A little over a year since a group of several hundred
assistant bank branch managers sued PNC Bank for allegedly denying them
overtime pay, a federal judge in Chicago has signed off on a deal to end the
litigation for $6 million, which would send around $2,000 on average to each of
the allegedly wronged assistant managers and $2 million to the attorneys who
brought the case.
On Nov. 29, in a brief order, U.S. District Judge Amy J. St.
Eve gave final approval to the settlement deal between defendants Pittsburgh-based
PNC Bank and PNC Financial Services Group, and a collection of more than 600 class
action plaintiffs. The parties had presented the settlement agreement one day
earlier, on Nov. 28.
The litigation had been before St. Eve since November 2015,
when named plaintiffs Domonique Natasha Briggs and Samar Hassan filed the
putative class action in Chicago federal court.
They were represented in the action by a legal team
including attorneys Douglas Werman, of Werman Salas, of Chicago; Justin M. Swartz
and Christopher McNerney, of Outten & Golden, of New York, and Paul
Mollica, of Outten’s Chicago office; and Gregg Shavitz and Susan Stern, of
Shavitz Law Group, of Boca Raton, Fla.
Both Briggs and Hassan had worked as assistant branch
managers at PNC locations in Chicago at some point between 2011-2013, and each
said they had routinely worked more than 40 hours per week – at times as much
as 60 hours per week – yet had been paid only for 40 hours of weekly work. They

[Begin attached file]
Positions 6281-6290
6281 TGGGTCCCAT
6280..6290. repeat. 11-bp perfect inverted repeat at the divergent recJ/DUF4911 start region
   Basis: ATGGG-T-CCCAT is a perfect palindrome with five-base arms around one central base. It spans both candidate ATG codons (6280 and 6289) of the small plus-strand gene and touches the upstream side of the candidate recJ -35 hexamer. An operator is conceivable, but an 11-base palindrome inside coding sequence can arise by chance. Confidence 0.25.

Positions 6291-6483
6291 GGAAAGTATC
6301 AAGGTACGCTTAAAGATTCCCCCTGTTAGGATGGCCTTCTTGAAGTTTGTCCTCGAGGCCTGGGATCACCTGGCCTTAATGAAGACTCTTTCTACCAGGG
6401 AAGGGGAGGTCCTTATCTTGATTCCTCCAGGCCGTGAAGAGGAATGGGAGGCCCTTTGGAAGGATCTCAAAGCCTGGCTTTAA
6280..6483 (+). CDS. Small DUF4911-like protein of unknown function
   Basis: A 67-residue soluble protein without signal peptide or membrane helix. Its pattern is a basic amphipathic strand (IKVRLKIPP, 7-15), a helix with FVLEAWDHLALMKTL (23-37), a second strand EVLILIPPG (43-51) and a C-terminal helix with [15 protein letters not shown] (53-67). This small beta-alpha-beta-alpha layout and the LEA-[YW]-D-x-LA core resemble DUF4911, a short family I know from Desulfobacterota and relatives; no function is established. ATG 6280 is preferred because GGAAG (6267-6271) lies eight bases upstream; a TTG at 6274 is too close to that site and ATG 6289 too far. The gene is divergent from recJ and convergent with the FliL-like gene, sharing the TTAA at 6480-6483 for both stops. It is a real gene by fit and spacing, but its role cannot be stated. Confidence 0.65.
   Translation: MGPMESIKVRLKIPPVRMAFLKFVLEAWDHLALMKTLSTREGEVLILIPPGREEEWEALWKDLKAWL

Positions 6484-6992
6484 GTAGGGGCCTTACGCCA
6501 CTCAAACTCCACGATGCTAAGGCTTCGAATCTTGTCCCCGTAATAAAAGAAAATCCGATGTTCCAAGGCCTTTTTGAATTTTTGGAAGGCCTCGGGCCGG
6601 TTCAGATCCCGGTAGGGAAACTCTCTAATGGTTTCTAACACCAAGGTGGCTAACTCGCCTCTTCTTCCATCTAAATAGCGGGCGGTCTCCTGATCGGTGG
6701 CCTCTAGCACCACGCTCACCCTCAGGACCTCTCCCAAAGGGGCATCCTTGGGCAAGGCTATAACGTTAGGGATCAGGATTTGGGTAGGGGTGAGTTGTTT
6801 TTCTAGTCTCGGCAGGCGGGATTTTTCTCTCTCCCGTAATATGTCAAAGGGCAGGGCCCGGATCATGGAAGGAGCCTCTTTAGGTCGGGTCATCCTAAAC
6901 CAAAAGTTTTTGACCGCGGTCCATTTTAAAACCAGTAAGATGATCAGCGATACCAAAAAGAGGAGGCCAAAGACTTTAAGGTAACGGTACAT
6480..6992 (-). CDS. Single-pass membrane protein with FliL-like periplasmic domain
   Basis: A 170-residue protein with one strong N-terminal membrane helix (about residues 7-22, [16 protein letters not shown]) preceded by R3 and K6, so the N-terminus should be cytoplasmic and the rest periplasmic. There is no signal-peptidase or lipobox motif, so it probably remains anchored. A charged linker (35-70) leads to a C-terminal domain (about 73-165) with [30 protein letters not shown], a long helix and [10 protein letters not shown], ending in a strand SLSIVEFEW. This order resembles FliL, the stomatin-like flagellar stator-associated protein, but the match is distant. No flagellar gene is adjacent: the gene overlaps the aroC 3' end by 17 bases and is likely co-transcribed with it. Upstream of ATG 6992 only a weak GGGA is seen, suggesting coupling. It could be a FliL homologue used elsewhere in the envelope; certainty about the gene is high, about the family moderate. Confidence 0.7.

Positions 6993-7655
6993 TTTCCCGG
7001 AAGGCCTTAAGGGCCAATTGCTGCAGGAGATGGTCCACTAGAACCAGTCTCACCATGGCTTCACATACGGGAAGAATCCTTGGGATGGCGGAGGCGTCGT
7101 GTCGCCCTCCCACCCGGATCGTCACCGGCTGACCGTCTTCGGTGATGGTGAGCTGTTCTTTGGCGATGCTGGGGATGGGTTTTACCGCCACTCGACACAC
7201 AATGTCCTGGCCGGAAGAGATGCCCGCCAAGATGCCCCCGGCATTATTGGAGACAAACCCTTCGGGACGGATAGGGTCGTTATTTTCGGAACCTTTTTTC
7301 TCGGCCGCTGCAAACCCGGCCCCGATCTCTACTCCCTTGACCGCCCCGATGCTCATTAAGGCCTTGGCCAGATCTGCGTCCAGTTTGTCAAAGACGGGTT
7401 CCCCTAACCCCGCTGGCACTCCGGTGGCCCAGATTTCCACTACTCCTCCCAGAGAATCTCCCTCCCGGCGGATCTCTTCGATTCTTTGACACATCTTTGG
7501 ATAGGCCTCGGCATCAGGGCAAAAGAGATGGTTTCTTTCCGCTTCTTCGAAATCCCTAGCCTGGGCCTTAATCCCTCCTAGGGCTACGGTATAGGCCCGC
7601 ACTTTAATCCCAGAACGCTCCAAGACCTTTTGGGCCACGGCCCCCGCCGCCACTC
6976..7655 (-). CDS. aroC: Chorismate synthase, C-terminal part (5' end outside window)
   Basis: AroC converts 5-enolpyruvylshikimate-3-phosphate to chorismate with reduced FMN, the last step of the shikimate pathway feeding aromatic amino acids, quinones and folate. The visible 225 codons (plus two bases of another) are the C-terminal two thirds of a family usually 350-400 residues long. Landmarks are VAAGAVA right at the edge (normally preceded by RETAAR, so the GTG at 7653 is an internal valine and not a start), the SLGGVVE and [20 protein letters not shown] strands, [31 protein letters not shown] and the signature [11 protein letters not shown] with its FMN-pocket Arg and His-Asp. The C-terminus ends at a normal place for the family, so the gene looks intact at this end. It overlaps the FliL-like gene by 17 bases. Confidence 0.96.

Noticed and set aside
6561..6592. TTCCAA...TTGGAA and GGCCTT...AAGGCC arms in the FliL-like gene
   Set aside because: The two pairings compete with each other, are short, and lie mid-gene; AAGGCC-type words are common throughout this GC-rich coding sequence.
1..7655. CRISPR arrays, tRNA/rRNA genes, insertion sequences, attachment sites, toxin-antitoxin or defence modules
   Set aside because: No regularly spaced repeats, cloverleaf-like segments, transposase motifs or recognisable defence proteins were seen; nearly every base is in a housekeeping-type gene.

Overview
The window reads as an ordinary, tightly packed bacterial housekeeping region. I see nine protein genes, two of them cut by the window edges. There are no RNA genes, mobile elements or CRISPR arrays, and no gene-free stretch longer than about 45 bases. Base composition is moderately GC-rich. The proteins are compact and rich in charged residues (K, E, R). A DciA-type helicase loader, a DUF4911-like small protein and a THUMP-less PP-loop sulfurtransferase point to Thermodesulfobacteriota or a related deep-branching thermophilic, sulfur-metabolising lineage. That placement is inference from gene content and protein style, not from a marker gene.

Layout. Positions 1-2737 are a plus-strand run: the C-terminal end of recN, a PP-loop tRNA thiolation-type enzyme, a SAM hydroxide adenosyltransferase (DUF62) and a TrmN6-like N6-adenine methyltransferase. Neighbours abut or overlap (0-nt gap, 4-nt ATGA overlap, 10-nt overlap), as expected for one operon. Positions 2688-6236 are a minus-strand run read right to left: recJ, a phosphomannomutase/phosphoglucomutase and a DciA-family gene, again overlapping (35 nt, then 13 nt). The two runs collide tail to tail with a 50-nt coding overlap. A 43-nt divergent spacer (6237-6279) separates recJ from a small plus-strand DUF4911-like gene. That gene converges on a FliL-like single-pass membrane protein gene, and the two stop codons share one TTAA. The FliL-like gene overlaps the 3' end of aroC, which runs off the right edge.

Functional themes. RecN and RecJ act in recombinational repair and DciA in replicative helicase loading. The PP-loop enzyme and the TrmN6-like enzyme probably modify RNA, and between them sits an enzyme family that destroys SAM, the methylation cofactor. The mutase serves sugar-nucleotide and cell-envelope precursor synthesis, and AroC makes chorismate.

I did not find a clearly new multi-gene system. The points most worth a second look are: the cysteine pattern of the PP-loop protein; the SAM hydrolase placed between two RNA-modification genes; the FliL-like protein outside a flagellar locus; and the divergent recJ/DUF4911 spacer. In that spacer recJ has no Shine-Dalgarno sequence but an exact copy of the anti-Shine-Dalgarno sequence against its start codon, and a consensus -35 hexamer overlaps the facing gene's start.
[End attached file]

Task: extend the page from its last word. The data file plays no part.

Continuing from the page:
said PNC had classified them and other assistant managers as salaried
employees, exempt from the overtime pay requirements specified in the federal
Fair Labor Standards Act and the Illinois Minimum Wage Law.
However, the plaintiffs alleged this classification violated
those laws, as their primary duties were more akin to those performed by
tellers and other hourly employees who would be owed overtime pay under the
federal and state wage laws.
PNC had challenged their assertions, and had attempted to
prevent the lawsuit from becoming a class action.
In March, however, St. Eve had certified classes of
additional plaintiffs, eligible to join the lawsuit nationally under the FLSA
and within Illinois under the state wage law.
Within weeks, about 620 additional plaintiffs had signed on
to join the class action, court documents said.
In following weeks, PNC and the plaintiffs entered
settlement talks, and in mediation this fall, the final $6 million agreement
According to a memorandum accompanying the Nov. 28 motion
for settlement, the $6 million figure represented about 81 percent of the
plaintiffs’ lost wages since November 2012.
Briggs and Hassan are each scheduled to receive $12,500 as “service
awards” for assuming the “risk” of the litigation, including possible future
retaliation from other prospective employers.
Class members are scheduled to receive a payment dependent
on their length of service and other conditions. On average, members of the ABM
class could expect to receive about $2,011 each.
One-third of the settlement – or $2 million - was set aside
for the plaintiffs’ attorneys, whose work, the memo argued, had “bought a
significant recovery for Class Members.” They said the $2 million would represent "market rate" for their frims' work on the case.
St. Eve dismissed the case without prejudice, pending the
outcome of the notices of settlement. Should no motion be filed to reinstate
the case within 180 days, the judge said the dismissal would be with prejudice.
PNC was represented in the action by attorneys with the firm
of Morgan Lewis Bockius, of Chicago, Philadelphia and Pittsburgh.